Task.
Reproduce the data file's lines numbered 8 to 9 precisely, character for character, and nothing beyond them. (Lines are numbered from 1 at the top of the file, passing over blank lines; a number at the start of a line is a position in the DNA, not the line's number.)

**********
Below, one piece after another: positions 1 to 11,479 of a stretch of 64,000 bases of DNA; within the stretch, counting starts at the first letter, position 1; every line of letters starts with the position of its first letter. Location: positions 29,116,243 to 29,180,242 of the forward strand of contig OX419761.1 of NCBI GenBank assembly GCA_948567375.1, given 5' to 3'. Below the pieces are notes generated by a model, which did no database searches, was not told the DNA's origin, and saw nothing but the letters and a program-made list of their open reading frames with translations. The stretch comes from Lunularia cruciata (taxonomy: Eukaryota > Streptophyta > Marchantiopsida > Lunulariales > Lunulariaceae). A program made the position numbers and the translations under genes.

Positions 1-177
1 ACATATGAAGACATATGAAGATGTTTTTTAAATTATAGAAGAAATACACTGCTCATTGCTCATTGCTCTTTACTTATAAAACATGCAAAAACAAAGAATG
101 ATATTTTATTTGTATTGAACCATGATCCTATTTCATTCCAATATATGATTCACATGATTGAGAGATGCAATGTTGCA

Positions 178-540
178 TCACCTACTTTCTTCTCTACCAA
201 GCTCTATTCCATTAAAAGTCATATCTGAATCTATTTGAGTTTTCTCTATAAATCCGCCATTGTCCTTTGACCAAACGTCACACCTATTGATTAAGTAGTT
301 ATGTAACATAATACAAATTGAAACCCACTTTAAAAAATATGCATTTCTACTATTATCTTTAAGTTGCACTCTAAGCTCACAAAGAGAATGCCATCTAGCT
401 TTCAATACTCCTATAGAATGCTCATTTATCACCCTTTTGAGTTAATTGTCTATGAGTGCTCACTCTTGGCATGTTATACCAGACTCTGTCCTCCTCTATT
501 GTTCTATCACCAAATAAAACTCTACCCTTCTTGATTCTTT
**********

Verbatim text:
301 ATGTAACATAATACAAATTGAAACCCACTTTAAAAAATATGCATTTCTACTATTATCTTTAAGTTGCACTCTAAGCTCACAAAGAGAATGCCATCTAGCT
401 TTCAATACTCCTATAGAATGCTCATTTATCACCCTTTTGAGTTAATTGTCTATGAGTGCTCACTCTTGGCATGTTATACCAGACTCTGTCCTCCTCTATT